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Performance metrics for algorithmic traders


  • Rosenthal, Dale W.R.


Portfolio traders may split large orders into smaller orders scheduled over time to reduce price impact. Since handling many orders is cumbersome, these smaller orders are often traded in an automated (“algorithmic”) manner. We propose metrics using these orders to help measure various trading-related skills with low noise. Managers may use these metrics to assess how separate parts of the trading process contribute execution, market timing, and order scheduling skills versus luck. These metrics could save 4 basis points in cost per trade yielding a 15% reduction in expenses and saving $7.3 billion annually for US-domiciled equity mutual funds alone. The metrics also allow recovery of parameters for a price impact model with lasting and ephemeral effects. Some metrics may help evaluate external intermediaries, test for possible front-running, and indicate sloppy or overly passive trading.

Suggested Citation

  • Rosenthal, Dale W.R., 2009. "Performance metrics for algorithmic traders," MPRA Paper 36787, University Library of Munich, Germany, revised 04 Jan 2012.
  • Handle: RePEc:pra:mprapa:36787

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    References listed on IDEAS

    1. Obizhaeva, Anna A. & Wang, Jiang, 2013. "Optimal trading strategy and supply/demand dynamics," Journal of Financial Markets, Elsevier, vol. 16(1), pages 1-32.
    2. Terrence Hendershott & Charles M. Jones & Albert J. Menkveld, 2011. "Does Algorithmic Trading Improve Liquidity?," Journal of Finance, American Finance Association, vol. 66(1), pages 1-33, February.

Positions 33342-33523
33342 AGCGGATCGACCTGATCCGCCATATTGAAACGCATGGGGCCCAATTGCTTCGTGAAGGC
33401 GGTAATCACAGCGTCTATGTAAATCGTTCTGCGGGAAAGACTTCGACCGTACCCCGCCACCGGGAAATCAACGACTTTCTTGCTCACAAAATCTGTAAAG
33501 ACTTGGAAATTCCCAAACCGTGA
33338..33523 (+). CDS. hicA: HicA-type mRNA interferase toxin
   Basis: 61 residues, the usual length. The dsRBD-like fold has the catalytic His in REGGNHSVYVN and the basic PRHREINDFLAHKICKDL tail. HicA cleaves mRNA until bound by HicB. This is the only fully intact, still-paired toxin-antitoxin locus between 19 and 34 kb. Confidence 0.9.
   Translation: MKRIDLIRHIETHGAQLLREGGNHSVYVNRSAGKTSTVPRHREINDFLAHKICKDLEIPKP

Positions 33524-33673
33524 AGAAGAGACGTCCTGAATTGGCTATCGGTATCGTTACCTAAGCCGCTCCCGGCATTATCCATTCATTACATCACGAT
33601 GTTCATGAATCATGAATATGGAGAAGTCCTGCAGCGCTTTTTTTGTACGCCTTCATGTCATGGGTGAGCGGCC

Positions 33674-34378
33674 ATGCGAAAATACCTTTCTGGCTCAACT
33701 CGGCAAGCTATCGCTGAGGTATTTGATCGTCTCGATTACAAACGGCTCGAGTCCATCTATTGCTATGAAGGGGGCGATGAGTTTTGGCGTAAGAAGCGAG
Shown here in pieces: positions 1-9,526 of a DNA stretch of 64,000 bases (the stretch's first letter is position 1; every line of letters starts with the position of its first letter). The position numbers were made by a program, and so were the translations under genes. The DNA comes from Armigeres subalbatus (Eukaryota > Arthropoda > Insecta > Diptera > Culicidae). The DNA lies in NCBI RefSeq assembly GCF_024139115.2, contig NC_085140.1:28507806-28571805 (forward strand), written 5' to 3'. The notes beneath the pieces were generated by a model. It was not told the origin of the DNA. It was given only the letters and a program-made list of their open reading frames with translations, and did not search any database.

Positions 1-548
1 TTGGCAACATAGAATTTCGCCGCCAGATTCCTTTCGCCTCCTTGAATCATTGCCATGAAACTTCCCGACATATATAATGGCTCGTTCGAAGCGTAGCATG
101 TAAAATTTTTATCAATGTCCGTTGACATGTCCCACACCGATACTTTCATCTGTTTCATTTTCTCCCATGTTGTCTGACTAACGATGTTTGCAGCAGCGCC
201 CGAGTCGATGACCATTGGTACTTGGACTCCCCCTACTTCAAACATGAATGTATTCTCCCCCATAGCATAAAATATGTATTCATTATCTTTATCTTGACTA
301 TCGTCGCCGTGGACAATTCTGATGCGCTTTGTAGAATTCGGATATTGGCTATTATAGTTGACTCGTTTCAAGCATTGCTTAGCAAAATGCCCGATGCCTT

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    Cited by:

    1. R. Azencott & A. Beri & Y. Gadhyan & N. Joseph & C.-A. Lehalle & M. Rowley, 2014. "Real-time market microstructure analysis: online transaction cost analysis," Quantitative Finance, Taylor & Francis Journals, vol. 14(7), pages 1167-1185, July.

    More about this item


    trading skill; short term market timing; order scheduling; luck versus skill;

    JEL classification:

    • G14 - Financial Economics - - General Financial Markets - - - Information and Market Efficiency; Event Studies; Insider Trading
    • G12 - Financial Economics - - General Financial Markets - - - Asset Pricing; Trading Volume; Bond Interest Rates
    • G23 - Financial Economics - - Financial Institutions and Services - - - Non-bank Financial Institutions; Financial Instruments; Institutional Investors
    • G24 - Financial Economics - - Financial Institutions and Services - - - Investment Banking; Venture Capital; Brokerage

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